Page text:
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Re: Unit training plan

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  • chlees3rd
    Andrew, I agree with Bill. Never pay up front! Reimburse only. My suggestion to any unit that pays or is thinking of paying for the training of its adult and
    Message 1 of 6 , Feb 25, 2013
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      Andrew,

      I agree with Bill. Never pay up front! Reimburse only.

      My suggestion to any unit that pays or is thinking of paying for the training of its adult and youth leaders is to first decide how the unit is going to benefit from its investment. A Scout is thrifty! For required instructor-led courses such as leader specific training or Introduction to Outdoor Leader Skills, the benefit should be a fully trained leader who understands his/her role within the unit and organization at the unit's next meeting. These courses are usually inexpensive so I think units should reimburse adults for those completed courses.

      Answering the question of what the unit gets for its money really needs to be answered for high-priced training such as Wood Badge, Powder Horn, NYLT, NAYLE, Wilderness First Aid, etc. Some of these courses can cost hundreds of dollars per person. What is to stop a person from leaving the unit after the unit pays for the training? My suggestion to units is to use the Tenure, Training, and Performance methodology of the Training Awards. If a leader (adult or youth) takes a high-priced course and pays for it out of pocket, then the unit will reimburse the leader a certain percentage of the cost provided the leader completes the training and actively serves a certain period of time using his/her new knowledge to benefit the unit. For example, if a Troop Committee Member took a Wilderness First Aid course, her troop would reimburse her a percentage of the WFA course cost if she registers as a First Aid Merit Badge Counselor for two years and accompanies the troop on high adventure activities/treks. It is a win-win situation in my opinion for both the adult and the unit. The adult learns a new skill without going broke and the troop gets an Eagle-required MBC and gets to use the certification for high adventure trips.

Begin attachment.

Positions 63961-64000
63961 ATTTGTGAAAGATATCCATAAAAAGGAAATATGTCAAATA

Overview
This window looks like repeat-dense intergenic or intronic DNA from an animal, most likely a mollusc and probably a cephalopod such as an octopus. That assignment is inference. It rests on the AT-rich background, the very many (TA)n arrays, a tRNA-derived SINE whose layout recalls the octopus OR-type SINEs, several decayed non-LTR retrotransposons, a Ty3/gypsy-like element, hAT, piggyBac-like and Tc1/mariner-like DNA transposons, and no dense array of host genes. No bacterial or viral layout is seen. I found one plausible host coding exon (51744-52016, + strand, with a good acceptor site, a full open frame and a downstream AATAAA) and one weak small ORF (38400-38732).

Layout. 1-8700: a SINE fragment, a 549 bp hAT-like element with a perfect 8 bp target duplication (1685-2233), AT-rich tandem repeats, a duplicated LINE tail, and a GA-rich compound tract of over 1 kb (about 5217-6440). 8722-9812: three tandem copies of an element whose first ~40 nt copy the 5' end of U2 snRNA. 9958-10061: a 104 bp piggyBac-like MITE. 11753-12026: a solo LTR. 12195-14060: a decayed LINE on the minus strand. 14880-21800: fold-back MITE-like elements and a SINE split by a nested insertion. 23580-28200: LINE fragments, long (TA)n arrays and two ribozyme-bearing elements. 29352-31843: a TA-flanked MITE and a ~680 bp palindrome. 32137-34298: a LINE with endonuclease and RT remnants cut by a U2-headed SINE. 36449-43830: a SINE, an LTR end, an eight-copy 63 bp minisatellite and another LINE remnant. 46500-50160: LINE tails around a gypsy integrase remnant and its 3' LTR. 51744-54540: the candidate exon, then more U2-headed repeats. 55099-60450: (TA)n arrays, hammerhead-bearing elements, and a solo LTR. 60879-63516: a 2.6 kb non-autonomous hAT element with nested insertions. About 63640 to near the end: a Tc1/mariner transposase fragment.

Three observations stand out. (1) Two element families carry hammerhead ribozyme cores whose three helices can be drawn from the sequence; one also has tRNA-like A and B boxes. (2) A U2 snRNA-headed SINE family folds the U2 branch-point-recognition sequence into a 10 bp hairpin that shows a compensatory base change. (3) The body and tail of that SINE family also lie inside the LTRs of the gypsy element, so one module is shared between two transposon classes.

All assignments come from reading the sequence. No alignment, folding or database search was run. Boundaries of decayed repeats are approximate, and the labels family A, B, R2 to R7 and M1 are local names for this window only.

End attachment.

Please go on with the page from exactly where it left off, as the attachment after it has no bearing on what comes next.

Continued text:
A policy of "what does the unit get for its investment?" will stop a unit from wasting money. For example, an adult is registered in a troop as an Assistant Scoutmaster and in a pack as an Assistant Den Leader. He wants to take Powder Horn because he feels the exposure to high adventure activities could help his troop; however, the troop does not reimburse for training. But the pack does reimburse. The Powder Horn course is $275. Why not get the pack to pay for it? If the pack is smart, it would ask its Assistant Den Leader how the high adventure exposure/training is going to help its Cub Scouts? A smart pack would probably deny the reimbursement request.

      Hope this helps,
      Chazz Lees
    • chlees3rd
      I should have mentioned that all policies should include a statement that reimbursements for training need to be preapproved long before the adult or youth